Part of mastery lay in the need to develop an understanding of and sympathy for human nature. Further, with increased skills, prowess and consequent fame, obligations came automatically. A true master needed to live frugally and yet be generous with his earnings. Among the most ascetic masters, it was not good to keep a day’s earnings through the following night. We recognize that things have sped up since Utagawa Hiroshige (1797-1858) made woodblock prints of all those spots along the Tokaido Road. (These days the Shinkansen (bullet train) goes the length of it in about two hours.) But in our game, there is still a place for working, sharing, showing, and the good old business of demonstrating. Hiroshige, whose many apprentices developed in brilliant directions, would just be dazzled at the speed.

Station Hara, Mount Fuji in the Morning, (asa no Fuji, 朝之富士); variant a; publisher seal Takeuchi (竹内) (Hoeidō), circa 1833-35 Colour woodblock by Utagawa Hiroshige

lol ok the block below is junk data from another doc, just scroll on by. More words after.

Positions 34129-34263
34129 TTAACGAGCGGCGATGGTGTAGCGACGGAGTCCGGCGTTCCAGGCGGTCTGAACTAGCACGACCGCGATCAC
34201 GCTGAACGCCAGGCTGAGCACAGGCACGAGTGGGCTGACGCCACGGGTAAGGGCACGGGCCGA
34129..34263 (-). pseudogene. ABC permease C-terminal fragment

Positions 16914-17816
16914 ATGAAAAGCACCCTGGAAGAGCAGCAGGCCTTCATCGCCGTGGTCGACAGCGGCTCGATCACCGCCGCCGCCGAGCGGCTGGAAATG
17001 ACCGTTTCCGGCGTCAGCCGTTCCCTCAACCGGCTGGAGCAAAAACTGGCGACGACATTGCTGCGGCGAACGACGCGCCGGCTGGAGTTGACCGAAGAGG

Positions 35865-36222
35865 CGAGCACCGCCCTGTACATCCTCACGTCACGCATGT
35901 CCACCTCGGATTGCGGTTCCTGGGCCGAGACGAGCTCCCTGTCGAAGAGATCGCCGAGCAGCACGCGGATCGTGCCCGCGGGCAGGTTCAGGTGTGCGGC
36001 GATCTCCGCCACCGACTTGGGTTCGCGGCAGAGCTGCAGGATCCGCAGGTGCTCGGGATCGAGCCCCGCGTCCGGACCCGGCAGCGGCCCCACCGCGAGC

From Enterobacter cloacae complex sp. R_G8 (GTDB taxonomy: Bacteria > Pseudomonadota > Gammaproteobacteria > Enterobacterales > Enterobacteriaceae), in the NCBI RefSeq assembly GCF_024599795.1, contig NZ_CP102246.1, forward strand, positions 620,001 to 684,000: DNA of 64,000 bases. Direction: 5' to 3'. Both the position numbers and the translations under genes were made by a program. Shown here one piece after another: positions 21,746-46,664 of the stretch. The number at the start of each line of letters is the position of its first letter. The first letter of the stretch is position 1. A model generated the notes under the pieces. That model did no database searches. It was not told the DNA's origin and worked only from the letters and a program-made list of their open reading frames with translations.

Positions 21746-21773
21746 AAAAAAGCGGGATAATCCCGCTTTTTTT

Station Hara, Mount Fuji in the Morning, (asa no Fuji, 朝之富士); variant a; publisher seal Takeuchi (竹内) (Hoeidō), circa 1833-35
Colour woodblock
by Utagawa Hiroshige

Best regards,

Robert

PS: “The Japanese system was geared to produce experts, not just men with enough training and experience to do adequate work. As a result, the quality standards for workmanship in all fields of labour were those requiring the ability and dedication of a master.” (Boye Lafayette De Mente, from “Elements of Japanese Design”)

Esoterica: It always surprises me when beginning artists do not make a rugged effort to search out their masters. Fear of “bothering” and shaky feelings of intimidation may be a couple of the reasons. Most masters I’ve known have been more than generous with their time and encouragement. Daily, I thank them for being there. I have, however, never known one who didn’t try to keep his earnings through the following night.

Station Ōtsu, Hashirii Teahouse (Hashirii chaya, 走井茶店; variant c; publisher seal Hoeidō (保永堂), circa 1833-35 Colour woodblock by Utagawa Hiroshige

Station Ōtsu, Hashirii Teahouse (Hashirii chaya, 走井茶店; variant c; publisher seal Hoeidō (保永堂), circa 1833-35
Colour woodblock
by Utagawa Hiroshige

This letter was originally published as “Master-apprentice dynamics” on July 16, 2010.